Come to the launch of Nightshift Spitalfields, a short documentary about the hidden migrant night workers of London! As anthropologist I have been working the graveyard shift for eight months to study the hidden lives of migrant night workers in London’s largest fruit and vegetable night market, the New Spitalfields, Leyton. The film is one of the outcomes of this study.
The event is co-hosted by Nightworkshop and Migrant Voice and will take place on Wednesday 19 February 2020 at 6pm – Migrant Voice, VAI, 200a Pentonville Road, London N1 9JP. Email info@migrantvoice to book a place or for more information. Free admission
In this 10-minute documentary, Ali, a Bulgarian-Turkish porter at the night market, works six nights a week, often on 15-hour shift, loading and transporting goods.
These nightshifts are incredibly demanding, mentally, emotionally and physically. Many workers have families, but it’s almost impossible to have a proper family life when on graveyard shift duty, six nights per week. They can’t take proper part in society, they can’t organise to improve their conditions – they are just exhausted and worn down.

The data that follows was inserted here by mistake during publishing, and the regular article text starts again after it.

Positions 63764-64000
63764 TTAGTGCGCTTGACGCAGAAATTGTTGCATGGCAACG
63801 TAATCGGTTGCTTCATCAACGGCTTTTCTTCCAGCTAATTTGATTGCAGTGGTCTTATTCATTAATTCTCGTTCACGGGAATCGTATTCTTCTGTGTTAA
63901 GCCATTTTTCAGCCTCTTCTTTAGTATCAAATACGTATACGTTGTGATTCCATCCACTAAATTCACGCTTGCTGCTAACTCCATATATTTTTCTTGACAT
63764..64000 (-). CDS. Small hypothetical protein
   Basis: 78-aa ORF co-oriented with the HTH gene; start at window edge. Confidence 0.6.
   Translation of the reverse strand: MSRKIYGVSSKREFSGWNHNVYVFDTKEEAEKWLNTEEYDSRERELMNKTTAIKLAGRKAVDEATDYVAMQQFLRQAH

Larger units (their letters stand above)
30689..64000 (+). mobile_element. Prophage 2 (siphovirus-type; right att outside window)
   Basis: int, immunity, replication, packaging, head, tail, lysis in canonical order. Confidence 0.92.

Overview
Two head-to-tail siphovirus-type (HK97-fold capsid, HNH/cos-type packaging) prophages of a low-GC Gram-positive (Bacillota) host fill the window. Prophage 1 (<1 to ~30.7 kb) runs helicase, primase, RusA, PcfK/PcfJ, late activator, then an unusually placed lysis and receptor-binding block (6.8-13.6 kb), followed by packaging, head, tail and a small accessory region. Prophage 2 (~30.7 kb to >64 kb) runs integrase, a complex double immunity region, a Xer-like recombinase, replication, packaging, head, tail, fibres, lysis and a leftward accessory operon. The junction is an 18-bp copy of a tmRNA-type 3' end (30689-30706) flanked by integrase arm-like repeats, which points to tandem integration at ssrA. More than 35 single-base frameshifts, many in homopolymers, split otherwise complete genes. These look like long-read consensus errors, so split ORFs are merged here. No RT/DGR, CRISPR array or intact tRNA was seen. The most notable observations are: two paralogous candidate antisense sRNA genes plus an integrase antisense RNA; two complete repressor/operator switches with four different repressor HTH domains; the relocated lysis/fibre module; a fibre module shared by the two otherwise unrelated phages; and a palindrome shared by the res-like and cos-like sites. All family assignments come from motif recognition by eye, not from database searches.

These night workers are an invisible group of people who keep the city running with their labour. Those of us who sleep at night have no idea that they even exist, but without them, the supermarket shelves would be empty in the morning.
Crucially, after the end of the Brexit transition period, these workers won’t be eligible to come here from the EU under freedom of movement. And if the Government introduces the proposed work-based immigration system – requiring workers to either meet a salary threshold of at least £25,600 or a points threshold based on qualifications, English language ability and age, among other things – they won’t be able to come here at all.
That’s bad for them and likely even worse for London, which relies heavily on their labour to function as an urban metropolis.
Nightshift Spitalfields is a heart-wrenching poem of survival in a callous world. Ali, the protagonist, cannot seem to escape the hopelessness of his life–even the act of finding a daytime job seems impossible to him. The themes of invisibility, immigration, sleep deprivation, poverty and survival are ubiquitous in today’s nocturnal cities of the future. Ali however, seems to encounter all, at the same time. This short film isolates each of Ali’s encounter in an effort to canvas the traps of his livelihood.San Francisco International Film Festival Reviewer on Werner Herzog 2016 Masterclass